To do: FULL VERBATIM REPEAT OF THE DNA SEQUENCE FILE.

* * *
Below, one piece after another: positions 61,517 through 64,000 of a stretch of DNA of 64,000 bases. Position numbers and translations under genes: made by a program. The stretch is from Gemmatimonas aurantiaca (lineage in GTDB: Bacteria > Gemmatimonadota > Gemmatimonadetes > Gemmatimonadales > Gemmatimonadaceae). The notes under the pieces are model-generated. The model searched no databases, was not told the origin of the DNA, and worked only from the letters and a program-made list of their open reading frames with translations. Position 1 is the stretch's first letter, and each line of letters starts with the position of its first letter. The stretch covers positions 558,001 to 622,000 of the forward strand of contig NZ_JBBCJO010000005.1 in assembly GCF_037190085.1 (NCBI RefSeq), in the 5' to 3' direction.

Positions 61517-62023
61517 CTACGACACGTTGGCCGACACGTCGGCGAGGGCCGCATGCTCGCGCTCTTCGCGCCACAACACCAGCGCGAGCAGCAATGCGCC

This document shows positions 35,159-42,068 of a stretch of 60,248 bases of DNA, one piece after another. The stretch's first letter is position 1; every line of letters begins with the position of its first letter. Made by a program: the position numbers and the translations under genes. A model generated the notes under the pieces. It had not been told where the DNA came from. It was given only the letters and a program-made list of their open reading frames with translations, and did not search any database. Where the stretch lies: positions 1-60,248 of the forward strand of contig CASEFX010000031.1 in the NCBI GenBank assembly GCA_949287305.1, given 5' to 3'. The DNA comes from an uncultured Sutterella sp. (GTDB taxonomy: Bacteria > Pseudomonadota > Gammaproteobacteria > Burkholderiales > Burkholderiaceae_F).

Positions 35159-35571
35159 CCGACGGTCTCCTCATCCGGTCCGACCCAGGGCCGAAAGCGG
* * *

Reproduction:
Below, one piece after another: positions 61,517 through 64,000 of a stretch of DNA of 64,000 bases. Position numbers and translations under genes: made by a program. The stretch is from Gemmatimonas aurantiaca (lineage in GTDB: Bacteria > Gemmatimonadota > Gemmatimonadetes > Gemmatimonadales > Gemmatimonadaceae). The notes under the pieces are model-generated. The model searched no databases, was not told the origin of the DNA, and worked only from the letters and a program-made list of their open reading frames with translations. Position 1 is the stretch's first letter, and each line of letters starts with the position of its first letter. The stretch covers positions 558,001 to 622,000 of the forward strand of contig NZ_JBBCJO010000005.1 in assembly GCF_037190085.1 (NCBI RefSeq), in the 5' to 3' direction.

Positions 61517-62023
61517 CTACGACACGTTGGCCGACACGTCGGCGAGGGCCGCATGCTCGCGCTCTTCGCGCCACAACACCAGCGCGAGCAGCAATGCGCC

This document shows positions 35,159-42,068 of a stretch of 60,248 bases of DNA, one piece after another. The stretch's first letter is position 1; every line of letters begins with the position of its first letter. Made by a program: the position numbers and the translations under genes. A model generated the notes under the pieces. It had not been told where the DNA came from. It was given only the letters and a program-made list of their open reading frames with translations, and did not search any database. Where the stretch lies: positions 1-60,248 of the forward strand of contig CASEFX010000031.1 in the NCBI GenBank assembly GCA_949287305.1, given 5' to 3'. The DNA comes from an uncultured Sutterella sp. (GTDB taxonomy: Bacteria > Pseudomonadota > Gammaproteobacteria > Burkholderiales > Burkholderiaceae_F).

Positions 35159-35571
35159 CCGACGGTCTCCTCATCCGGTCCGACCCAGGGCCGAAAGCGG